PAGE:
Responding to the issue though the chain is closed so that someone gets benefited from it in future.
This is a small write up I drafted from some of the documents of SAG webMethods:
JVMs use Garbage Collection (GC) as a mechanism to reclaim unused memory. The garbage collection
process is managed entirely by the JVM.
Garbage collection typically interrupts execution of all threads except the garbage collection helper
threads. Therefore, frequent garbage collection can impact the performance of the Integration Server
significantly. One simple way to lengthen the time between garbage collections is to increase the Java
heap size. Note that this will also potentially lengthen the duration of each garbage collection pause,
since the JVM will have to reclaim more memory.
To learn more about the garbage collection where your Integration Server is running, start the JVM with
the “-verbose:gc” switch. This switch tells the JVM to log information relating to garbage collection.
The logs contain information relating to frequency of garbage collection, length of time spent for each
garbage collection, amount of memory reclaimed during each garbage collection, and so forth. For more
information about the “-verbose:gc” switch, consult JVM documentation for the specific JVM in use.
Most JVM vendors provide a number of options that you can use to fine-tune the garbage collection
process. Discussing different garbage collection options offered by different JVM vendors for different
versions is beyond the scope of this document.
Eliminate unnecessary audit logging.
Make sure the Integration Server’s “watt.server.auditLog” parameter is set to “perSvc” and
not to “brief” or “verbose”. Example:
Heap Settings and Memory
The amount of memory available to the Integration Server is determined by the size of the maximum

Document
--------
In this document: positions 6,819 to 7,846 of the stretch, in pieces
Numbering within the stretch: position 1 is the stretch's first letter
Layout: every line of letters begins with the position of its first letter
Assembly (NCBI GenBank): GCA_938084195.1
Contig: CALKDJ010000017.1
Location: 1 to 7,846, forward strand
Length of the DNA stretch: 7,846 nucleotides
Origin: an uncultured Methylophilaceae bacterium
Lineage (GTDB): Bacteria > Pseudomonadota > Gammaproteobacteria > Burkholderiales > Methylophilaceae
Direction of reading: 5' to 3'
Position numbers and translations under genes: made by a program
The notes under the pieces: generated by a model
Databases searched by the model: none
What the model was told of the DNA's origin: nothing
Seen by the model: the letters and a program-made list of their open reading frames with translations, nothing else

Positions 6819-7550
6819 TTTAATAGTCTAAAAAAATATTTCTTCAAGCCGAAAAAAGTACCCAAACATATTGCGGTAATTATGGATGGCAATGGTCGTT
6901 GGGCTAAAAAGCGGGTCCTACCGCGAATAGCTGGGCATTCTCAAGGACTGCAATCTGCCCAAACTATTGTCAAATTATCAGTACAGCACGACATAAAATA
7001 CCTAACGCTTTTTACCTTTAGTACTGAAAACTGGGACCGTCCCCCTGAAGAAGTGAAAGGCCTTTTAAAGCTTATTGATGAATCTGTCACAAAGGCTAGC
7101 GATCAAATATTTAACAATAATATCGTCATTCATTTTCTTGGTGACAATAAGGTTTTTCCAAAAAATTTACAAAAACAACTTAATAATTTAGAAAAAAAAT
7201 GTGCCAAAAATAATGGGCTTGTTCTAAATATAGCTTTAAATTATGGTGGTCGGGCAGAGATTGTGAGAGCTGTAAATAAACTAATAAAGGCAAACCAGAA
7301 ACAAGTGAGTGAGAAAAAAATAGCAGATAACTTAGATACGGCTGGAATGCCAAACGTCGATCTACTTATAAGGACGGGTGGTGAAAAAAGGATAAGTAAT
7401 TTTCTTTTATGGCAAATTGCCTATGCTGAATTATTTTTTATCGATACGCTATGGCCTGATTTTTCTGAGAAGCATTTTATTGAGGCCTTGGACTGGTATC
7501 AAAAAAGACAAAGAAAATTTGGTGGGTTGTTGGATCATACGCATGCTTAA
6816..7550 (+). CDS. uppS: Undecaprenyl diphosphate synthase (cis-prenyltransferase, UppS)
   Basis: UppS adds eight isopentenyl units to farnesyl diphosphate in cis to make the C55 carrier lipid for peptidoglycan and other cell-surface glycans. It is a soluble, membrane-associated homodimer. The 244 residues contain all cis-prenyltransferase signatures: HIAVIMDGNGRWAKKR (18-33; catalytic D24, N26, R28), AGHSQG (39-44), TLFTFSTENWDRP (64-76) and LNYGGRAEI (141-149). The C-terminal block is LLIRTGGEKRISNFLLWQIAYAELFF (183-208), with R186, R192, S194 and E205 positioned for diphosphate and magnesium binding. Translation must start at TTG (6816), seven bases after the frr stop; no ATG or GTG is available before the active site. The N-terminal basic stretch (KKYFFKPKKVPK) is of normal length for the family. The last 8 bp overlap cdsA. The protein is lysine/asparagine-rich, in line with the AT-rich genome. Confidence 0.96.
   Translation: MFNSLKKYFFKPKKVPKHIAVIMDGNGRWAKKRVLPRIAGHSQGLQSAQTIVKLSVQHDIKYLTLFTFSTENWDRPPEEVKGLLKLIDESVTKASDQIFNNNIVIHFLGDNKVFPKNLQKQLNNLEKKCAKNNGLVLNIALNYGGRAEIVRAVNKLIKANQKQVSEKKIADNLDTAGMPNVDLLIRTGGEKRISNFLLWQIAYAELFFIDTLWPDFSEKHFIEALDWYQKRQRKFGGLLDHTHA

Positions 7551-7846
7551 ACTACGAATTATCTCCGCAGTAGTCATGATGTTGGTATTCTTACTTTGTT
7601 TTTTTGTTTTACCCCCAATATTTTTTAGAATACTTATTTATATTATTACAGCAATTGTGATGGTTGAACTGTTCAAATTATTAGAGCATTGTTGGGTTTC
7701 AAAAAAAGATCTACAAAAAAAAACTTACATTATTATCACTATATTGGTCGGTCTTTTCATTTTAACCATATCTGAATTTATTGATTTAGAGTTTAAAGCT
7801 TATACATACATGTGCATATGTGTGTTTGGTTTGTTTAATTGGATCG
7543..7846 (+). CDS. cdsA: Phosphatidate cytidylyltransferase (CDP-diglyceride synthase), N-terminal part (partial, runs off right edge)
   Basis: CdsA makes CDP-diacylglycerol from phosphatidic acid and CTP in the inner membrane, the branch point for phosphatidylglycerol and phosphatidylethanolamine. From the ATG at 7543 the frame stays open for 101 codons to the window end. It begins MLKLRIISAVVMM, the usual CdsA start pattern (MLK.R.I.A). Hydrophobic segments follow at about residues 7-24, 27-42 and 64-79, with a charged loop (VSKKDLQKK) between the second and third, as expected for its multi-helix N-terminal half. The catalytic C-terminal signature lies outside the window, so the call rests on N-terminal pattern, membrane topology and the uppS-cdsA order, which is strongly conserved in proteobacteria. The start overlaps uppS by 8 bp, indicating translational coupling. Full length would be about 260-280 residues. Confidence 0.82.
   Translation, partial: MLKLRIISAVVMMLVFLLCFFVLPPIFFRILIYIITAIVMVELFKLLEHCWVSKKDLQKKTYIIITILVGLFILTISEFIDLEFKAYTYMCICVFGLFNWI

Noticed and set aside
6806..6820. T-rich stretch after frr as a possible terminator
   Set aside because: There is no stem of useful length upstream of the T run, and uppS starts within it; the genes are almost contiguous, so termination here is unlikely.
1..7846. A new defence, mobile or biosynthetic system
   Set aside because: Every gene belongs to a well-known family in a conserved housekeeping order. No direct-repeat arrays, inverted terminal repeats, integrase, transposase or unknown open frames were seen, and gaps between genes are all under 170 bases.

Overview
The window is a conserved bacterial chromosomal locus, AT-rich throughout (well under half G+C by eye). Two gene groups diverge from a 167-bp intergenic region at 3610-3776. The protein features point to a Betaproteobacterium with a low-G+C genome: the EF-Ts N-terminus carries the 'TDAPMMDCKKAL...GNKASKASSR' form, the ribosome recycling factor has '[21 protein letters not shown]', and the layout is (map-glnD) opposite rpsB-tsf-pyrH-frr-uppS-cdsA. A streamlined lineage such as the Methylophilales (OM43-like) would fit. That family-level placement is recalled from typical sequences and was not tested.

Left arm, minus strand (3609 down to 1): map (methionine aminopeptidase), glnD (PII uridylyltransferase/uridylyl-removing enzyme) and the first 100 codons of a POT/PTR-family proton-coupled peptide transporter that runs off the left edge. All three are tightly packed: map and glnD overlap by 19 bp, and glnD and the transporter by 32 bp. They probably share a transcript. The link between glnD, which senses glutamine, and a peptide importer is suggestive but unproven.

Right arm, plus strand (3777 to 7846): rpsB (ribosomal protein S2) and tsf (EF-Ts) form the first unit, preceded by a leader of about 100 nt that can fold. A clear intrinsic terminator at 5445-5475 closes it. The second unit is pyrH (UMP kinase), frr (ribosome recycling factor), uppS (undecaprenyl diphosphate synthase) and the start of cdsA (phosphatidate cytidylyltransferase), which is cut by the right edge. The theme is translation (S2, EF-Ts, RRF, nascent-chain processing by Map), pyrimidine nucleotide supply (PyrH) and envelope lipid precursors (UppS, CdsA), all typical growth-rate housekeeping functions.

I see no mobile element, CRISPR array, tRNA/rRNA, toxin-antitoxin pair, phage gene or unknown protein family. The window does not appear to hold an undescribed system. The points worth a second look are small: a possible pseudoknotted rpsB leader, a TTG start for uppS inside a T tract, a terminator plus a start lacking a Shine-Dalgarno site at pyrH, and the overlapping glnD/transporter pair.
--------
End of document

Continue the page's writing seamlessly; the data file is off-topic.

heap you allocate to the JVM. The heap is the memory area in which the Java Virtual Machine (JVM)
creates and stores objects. Because the heap is the only portion of memory that the Integration Server
uses for data storage, the size of the heap (not the amount of memory installed on the machine)
ultimately determines how many documents the Integration Server can actually process at one time.
Heaps that are too small
A heap that is too small will produce out-of-memory errors. A small heap may also cause sluggish
performance due to frequent pauses for garbage collection (reclamation of memory that is no
longer in use).
Heaps that are too large
Performance will also degrade significantly if the machine does not have enough physical memory
to expand the heap to its configured maximum size and must then page portions of the heap to
virtual storage (disk).
To determine how much of the heap your Integration Server uses, start the server and load only those
packages that you expect to load under normal operating conditions. Immediately after the server loads,
use the Integration Server Administrator to examine the Available Memory value on the “Settings >
Resources” page. The “Available Memory” value will indicate how much of the heap is available for
processing your documents. You can monitor this value as your solution executes to track its memory
From ©2011 Software AG webMethods Advanced Troubleshooting Guide Page 18
By default, the Integration Server is configured to allocate an initial heap size of 128MB, and configured
to expand to a maximum heap size of 256MB. You can change the size of the heap memory in the
Integration Server startup file:
° Windows: server.bat ( now setenv.bat, 8.x onwards)
° Unix/Linux: server.sh
To change the size of the heap, set the following Java parameters in the start-up file for the Integration
A common performance-tuning measure is to make the initial heap size (JAVA_MIN_MEM) equal to the
maximum heap size (JAVA_MAX_MEM). Doing this prevents heap expansion and contraction, and can
produce performance gains in some situations.
Some operating systems limit the amount of memory that a single process can use. For example,
Windows 32-bit machine does not allow a process to use more than 2 GB of memory. So, even if you equipped a
Windows 32-bit machine with 4 GB of memory, the Integration Server will never use more than 2 GB of it.
Some early versions of the JVM also restrict the maximum size of the heap. When tuning memory to
improve performance, you need to be aware of any limitations that your existing operating system and/or
JVM may impose. You may find that you need to switch operating systems and/or JVMs to achieve the
heap size you need.
Also, before you provide the Max Perm Gen memory, run jvisualvm.exe which will enable you to know how much of Perm Gen memory you actually need, use a good buffer and then assign the values. It helps to substantially bring down the Integration server Performance.